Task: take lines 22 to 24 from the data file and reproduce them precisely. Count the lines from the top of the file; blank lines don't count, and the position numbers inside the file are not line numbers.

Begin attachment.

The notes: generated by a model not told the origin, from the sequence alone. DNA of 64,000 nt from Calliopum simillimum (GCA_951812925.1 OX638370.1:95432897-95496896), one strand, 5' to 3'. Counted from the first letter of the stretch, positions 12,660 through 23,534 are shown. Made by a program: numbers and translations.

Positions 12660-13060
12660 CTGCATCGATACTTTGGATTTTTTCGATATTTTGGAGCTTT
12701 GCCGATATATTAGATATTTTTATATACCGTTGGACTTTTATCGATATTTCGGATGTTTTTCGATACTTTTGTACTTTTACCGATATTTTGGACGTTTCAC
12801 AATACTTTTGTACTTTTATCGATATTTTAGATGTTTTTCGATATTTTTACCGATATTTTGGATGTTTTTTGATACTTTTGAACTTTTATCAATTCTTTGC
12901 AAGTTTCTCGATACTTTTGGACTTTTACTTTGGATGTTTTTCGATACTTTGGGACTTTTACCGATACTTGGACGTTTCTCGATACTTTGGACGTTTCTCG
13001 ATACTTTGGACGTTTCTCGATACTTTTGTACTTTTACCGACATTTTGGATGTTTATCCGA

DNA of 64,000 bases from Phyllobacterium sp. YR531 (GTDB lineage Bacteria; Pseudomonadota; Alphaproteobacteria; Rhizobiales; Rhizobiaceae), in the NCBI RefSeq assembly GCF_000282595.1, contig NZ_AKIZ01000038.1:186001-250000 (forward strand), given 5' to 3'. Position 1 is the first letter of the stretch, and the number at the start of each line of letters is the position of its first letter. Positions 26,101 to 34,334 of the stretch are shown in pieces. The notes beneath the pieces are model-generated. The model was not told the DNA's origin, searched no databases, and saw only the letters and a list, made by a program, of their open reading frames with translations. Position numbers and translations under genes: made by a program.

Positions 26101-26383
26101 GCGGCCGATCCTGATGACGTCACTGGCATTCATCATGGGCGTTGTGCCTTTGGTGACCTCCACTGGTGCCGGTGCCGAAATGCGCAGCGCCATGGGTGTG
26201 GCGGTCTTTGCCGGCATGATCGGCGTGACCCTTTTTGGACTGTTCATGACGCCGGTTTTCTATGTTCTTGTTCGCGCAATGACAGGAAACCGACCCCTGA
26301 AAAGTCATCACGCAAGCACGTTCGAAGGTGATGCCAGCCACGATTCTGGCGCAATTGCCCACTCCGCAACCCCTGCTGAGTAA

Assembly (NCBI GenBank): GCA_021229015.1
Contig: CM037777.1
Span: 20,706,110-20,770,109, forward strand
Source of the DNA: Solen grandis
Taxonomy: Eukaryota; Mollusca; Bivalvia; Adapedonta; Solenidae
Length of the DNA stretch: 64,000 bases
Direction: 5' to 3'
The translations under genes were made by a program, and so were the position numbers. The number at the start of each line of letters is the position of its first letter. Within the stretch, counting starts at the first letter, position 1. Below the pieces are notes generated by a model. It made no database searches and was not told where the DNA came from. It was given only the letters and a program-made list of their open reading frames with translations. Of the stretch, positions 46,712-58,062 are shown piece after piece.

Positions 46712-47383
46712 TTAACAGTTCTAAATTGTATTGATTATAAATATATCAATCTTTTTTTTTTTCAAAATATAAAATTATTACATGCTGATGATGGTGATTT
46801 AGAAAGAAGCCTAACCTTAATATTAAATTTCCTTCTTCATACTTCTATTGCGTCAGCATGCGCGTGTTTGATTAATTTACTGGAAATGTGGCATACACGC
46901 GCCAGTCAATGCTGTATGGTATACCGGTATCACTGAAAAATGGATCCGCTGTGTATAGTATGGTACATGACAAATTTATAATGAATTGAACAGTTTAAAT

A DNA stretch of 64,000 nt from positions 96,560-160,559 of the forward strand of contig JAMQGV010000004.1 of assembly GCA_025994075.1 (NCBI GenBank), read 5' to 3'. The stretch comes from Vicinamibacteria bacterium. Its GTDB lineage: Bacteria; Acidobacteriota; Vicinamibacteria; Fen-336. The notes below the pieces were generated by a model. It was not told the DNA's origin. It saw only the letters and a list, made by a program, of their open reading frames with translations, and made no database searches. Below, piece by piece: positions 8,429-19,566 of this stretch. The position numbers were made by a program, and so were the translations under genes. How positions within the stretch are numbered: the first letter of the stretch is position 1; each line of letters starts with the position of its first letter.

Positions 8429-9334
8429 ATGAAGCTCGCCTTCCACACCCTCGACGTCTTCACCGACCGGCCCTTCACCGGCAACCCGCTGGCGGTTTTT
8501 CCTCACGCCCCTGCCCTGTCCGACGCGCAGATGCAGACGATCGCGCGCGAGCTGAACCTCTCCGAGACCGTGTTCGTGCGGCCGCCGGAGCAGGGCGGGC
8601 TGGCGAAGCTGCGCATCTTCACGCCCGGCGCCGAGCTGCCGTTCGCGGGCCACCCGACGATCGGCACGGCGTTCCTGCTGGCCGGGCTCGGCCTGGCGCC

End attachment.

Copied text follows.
46712 TTAACAGTTCTAAATTGTATTGATTATAAATATATCAATCTTTTTTTTTTTCAAAATATAAAATTATTACATGCTGATGATGGTGATTT
46801 AGAAAGAAGCCTAACCTTAATATTAAATTTCCTTCTTCATACTTCTATTGCGTCAGCATGCGCGTGTTTGATTAATTTACTGGAAATGTGGCATACACGC
46901 GCCAGTCAATGCTGTATGGTATACCGGTATCACTGAAAAATGGATCCGCTGTGTATAGTATGGTACATGACAAATTTATAATGAATTGAACAGTTTAAAT